Willie Dixon Jr. was looking for a different career, and after seeing GDA’s great reviews, he decided to enroll. He enjoyed spending a lot of time learning maneuvers in the trucks. Willie looks forward to beginning his new career in the trucking industry! Congratulaitons, Willie!!

GDA Grad Eddie Lawrence

GDA Grad Eddie Lawrence

Eddie Lawrence, a US Air Force veteran, was looking for a change of career and decided to pursue a career in trucking! He said he chose the Atlanta CDL training school after it came highly recommended. Throughout training, he found he had a fascination with commanding a 53 ft. trailer! Awesome work, Eddie!

GDA Grad Joshua Jackson

GDA Grad Joshua Jackson

Joshua Jackson, a US Army vet, has always loved to drive, so he decided to take his skills to the next level! He chose GDA because of the great instructors and the knowledge and experience that it has! His favorite part about training was getting out and driving during road week! Joshua is going to work for US Xpress and team max program! Great work, Joshua!

Conyers Graduates Harris, Thang and Williams Complete Training!

Feb 16, 2017

 

We’ve got a new group of featured CDL Training graduates! Congratulations and good luck out on the road!

GDA Grad Tyshen Harris

GDA Grad Tyshen Harris

Tyshen Harris was looking for a new career with better opportunities when he came across Georgia Driving Academy’s truck driving school. After doing some research, he said that GDAs top rankings sold him on enrolling in the 3 week training program. He enjoyed learning to drive on the yard and looks forward to starting his new career!

GDA Grad David Thang

GDA Grad David Thang

David Thang was on the search for a better career when family and friends referred him to GDA. He enjoyed every aspect of training at GDA. Congratulation on completing our truck driver training program! We’re so proud of you!

GDA Grad Shaun Williams

GDA Grad Shaun Williams

When looking for a new career, Shaun Williams was drawn to the earning potential and chance to travel that the trucking industry provides. After a friend recommending Georgia Driving Academy, he decided to enroll. He enjoyed learning the different maneuvers in the truck and looks forward to hitting the road! Shaun has accepted a driving position with Prime Inc! Congratulations, Shaun! Stay safe on the road!!

Georgia Driving Academy works with you to begin an exciting new career in trucking! To get started, fill out the form on the right to request free info!

Winter Creates Safety Challenges For Truck Drivers

Feb 15, 2017

 

Pictured is a truck driving through the snowHandling winter conditions can be a major safety challenge for any professional truck driver. Slippery roads, low visibility and the unpredictability of other vehicles mean that a truck driver will need to apply skill, knowledge and good judgement to safely navigate treacherous roads. But before getting behind the wheel, you’ll need to prepare the tractor trailer.

Safety First

There’s nothing more important to a professional truck driver than safety. Before heading out on the highway, consider checking some of these items.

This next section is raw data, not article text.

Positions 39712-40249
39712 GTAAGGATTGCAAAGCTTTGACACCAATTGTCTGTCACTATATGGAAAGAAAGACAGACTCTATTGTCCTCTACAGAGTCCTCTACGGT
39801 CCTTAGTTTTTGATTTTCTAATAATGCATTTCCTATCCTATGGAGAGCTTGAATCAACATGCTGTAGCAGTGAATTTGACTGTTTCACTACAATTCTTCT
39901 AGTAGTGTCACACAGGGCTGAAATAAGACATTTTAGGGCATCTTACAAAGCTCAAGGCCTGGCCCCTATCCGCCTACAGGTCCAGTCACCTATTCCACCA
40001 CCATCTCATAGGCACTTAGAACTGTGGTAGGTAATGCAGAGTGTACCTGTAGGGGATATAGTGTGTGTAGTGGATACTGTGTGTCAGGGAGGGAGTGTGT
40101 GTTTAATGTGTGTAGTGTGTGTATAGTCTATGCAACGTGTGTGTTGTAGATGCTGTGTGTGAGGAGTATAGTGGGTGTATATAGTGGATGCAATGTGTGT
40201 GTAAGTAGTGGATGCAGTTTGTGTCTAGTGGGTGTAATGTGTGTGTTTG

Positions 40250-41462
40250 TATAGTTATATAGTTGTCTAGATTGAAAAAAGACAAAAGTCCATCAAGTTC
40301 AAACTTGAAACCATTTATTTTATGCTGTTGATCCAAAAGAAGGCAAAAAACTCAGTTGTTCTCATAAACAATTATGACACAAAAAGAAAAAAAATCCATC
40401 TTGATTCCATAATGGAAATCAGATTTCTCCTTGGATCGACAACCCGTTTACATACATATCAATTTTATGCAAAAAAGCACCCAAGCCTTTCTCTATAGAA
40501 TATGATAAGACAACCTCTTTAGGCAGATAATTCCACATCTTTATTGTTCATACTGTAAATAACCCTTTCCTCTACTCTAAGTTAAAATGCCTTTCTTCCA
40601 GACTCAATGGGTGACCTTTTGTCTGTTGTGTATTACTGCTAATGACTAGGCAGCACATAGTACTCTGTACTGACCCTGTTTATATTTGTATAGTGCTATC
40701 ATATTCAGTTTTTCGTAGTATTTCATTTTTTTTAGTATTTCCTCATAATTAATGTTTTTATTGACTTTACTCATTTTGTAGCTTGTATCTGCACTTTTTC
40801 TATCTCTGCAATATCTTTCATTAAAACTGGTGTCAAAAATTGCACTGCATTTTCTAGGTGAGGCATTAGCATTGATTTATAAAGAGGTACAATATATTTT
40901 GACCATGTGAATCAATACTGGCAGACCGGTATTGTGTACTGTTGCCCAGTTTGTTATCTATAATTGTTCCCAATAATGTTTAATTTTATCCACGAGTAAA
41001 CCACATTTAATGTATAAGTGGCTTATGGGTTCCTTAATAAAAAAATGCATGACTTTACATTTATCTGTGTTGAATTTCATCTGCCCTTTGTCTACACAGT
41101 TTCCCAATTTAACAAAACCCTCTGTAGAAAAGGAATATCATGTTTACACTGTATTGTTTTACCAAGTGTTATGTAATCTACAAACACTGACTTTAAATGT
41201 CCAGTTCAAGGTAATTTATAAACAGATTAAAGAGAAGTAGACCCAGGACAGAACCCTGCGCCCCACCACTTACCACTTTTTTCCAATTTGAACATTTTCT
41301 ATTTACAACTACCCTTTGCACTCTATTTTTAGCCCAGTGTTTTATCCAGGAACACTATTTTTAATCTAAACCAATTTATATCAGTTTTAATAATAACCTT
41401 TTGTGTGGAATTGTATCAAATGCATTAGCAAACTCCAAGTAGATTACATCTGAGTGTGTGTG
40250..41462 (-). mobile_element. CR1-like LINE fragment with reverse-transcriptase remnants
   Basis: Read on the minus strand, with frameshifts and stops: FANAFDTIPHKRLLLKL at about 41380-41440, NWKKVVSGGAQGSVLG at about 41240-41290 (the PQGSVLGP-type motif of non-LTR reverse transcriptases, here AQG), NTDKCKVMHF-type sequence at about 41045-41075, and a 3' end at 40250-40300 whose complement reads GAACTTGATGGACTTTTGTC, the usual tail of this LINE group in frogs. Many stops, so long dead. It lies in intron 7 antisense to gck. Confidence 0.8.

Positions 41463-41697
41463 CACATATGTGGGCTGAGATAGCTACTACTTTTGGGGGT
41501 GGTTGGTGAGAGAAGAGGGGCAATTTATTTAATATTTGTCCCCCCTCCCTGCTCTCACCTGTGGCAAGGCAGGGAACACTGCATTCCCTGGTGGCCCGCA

• Wiper Blades: Ice can cake up on your windshield and ruin even a new pair of blades. Carry a spare set.
  • Kitty Litter: If you’re forced to pull off during a snow storm, the warmth of your tires could melt the snow they rest on. That liquid will likely freeze later. Carry a bag of environmentally-friendly kitty litter to help gain tire traction.
  • Check Lights: Snow accumulation can block your lights from other drivers’ visibility. Keep them clear.
  • Fuel Treatment: Freezing temperatures can negatively affect diesel fuel. Consider using an anti-gel in extreme cold weather.
  • Supplies: In the event of a breakdown, carry extra blankets, gloves, food and water. Adopt the Boy Scouts’ motto — “be prepared.”

Slippery Conditions

Snow storms and freezing rain can create hazardous road conditions. As a truck driver, you’ll need to anticipate problems and take every precaution while driving on slippery roads. Consider these strategies.

  • Slow Down: Icy roads mean less tire traction. Regardless of the legal limit, the faster your drive, the longer it will take to stop. Speed also makes lane changes more dangerous.
  • Buffer: Although many drivers tend to bunch together, the last thing a tractor trailer operator wants is to be close to other vehicles. Keep a safe distance between you and other vehicles based on road conditions.
  • Trouble Areas: Take notice of areas that can pose unique dangers. Exit ramps can have unexpectedly sharp curves and cause skidding. Bridges are among the first areas to freeze. If a road looks wet when the temperature is below freezing, it’s most likely black ice. Intersections can be problematic because drivers from other directions may skid through red lights.
  • Slippery Inclines: When climbing a slippery hill, gradually increase power so you don’t spin the wheels. Don’t follow in another truck’s tracks. They may have created packed snow.
  • Slippery Declines: Go straight and as slow as possible. Excessive speed can only create a potential hazard.

Above all else, exercise good judgment when driving in icy conditions.

Want to learn more about what it takes to become a professional truck driver? Give us a call or fill out the form to request free info!